Of the 150,000 stars in our Milky Way galaxy snapped by the NASA probe in the past three years, more than 3,000 planets have been identified. Scientists then focused on the stars similar to our Sun and tried to find planets between one and two times the size of Earth in those stars’ Goldilocks orbital zones.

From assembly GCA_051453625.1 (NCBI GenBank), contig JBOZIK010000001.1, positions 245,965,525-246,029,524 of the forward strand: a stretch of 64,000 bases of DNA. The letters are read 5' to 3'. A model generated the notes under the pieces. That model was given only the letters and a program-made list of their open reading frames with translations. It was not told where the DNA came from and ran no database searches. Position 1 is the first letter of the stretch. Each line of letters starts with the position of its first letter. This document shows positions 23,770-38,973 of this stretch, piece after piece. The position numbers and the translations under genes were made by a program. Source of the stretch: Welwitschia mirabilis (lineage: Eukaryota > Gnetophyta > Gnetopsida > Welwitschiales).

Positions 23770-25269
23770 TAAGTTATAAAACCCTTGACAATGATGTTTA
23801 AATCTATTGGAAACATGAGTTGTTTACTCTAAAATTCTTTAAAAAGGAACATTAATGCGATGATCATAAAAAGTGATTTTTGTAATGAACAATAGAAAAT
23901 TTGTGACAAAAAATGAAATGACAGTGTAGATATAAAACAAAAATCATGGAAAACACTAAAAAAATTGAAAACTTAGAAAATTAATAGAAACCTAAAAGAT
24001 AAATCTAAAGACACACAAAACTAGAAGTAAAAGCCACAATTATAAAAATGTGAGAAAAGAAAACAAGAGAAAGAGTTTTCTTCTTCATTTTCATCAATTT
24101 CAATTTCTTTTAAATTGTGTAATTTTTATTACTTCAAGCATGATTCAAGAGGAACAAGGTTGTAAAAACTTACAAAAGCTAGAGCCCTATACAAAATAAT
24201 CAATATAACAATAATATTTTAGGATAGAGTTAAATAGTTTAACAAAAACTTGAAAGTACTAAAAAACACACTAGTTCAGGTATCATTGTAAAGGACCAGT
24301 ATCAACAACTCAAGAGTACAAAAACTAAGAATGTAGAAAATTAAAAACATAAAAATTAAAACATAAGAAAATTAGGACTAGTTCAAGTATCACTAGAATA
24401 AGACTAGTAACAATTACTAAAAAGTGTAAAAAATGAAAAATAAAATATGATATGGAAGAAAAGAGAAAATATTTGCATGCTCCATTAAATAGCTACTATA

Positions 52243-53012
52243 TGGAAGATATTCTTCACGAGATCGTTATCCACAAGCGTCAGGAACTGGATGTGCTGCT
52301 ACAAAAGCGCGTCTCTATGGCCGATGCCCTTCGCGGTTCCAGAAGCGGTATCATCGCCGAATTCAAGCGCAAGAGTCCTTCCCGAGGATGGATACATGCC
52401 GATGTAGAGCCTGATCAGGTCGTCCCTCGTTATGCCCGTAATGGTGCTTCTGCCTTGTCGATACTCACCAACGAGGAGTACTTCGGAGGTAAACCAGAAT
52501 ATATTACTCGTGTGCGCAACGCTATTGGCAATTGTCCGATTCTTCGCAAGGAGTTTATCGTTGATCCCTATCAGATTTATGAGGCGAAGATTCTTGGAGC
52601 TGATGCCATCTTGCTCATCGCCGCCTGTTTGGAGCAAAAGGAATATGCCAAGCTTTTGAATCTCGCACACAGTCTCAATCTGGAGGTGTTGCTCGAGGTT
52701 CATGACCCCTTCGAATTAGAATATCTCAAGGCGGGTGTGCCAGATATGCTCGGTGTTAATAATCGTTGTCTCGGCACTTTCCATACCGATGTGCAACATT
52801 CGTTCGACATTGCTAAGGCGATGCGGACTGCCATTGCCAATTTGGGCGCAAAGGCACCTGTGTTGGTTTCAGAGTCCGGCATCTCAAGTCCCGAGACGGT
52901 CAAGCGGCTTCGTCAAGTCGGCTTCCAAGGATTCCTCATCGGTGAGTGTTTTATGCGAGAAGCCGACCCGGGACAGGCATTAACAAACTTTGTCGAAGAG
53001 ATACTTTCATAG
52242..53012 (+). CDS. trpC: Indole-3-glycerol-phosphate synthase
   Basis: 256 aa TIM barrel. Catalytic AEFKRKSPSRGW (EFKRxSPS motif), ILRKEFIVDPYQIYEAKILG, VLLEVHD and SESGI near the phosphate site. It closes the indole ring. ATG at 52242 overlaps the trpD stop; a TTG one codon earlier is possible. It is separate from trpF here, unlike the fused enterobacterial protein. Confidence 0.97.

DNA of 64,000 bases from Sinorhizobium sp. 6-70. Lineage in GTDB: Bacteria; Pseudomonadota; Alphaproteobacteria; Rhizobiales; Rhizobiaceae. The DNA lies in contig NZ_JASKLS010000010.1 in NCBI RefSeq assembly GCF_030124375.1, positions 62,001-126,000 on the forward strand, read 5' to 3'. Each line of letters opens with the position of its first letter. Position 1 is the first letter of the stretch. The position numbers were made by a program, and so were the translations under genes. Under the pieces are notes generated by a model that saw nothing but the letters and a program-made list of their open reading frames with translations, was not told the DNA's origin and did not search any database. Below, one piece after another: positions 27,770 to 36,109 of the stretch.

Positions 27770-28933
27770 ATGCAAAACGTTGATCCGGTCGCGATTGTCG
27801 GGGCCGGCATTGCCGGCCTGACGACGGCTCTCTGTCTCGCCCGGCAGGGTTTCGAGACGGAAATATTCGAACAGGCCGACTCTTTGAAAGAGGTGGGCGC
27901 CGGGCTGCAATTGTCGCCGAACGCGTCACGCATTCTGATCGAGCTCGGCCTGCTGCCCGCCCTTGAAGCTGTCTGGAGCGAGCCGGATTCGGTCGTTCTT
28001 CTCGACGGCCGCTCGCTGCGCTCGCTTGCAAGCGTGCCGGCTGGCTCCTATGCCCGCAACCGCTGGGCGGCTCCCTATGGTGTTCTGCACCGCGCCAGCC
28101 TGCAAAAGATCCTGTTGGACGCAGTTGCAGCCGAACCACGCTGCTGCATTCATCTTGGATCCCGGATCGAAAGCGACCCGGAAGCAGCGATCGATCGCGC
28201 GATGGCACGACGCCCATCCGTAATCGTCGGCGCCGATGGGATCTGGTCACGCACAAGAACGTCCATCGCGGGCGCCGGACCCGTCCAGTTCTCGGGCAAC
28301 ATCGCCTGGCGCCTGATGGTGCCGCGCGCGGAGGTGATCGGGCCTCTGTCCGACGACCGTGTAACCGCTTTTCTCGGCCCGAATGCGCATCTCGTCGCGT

Their findings suggest that 22 per cent of those stars had planets about the size of Earth that could harbor liquid water – a basic building block for life as we know it. The team said the actual total could be much higher given the difficulty involved in finding them. Kepler relies on seeing planets pass directly in front of the target star on the same orbital plane as the telescope.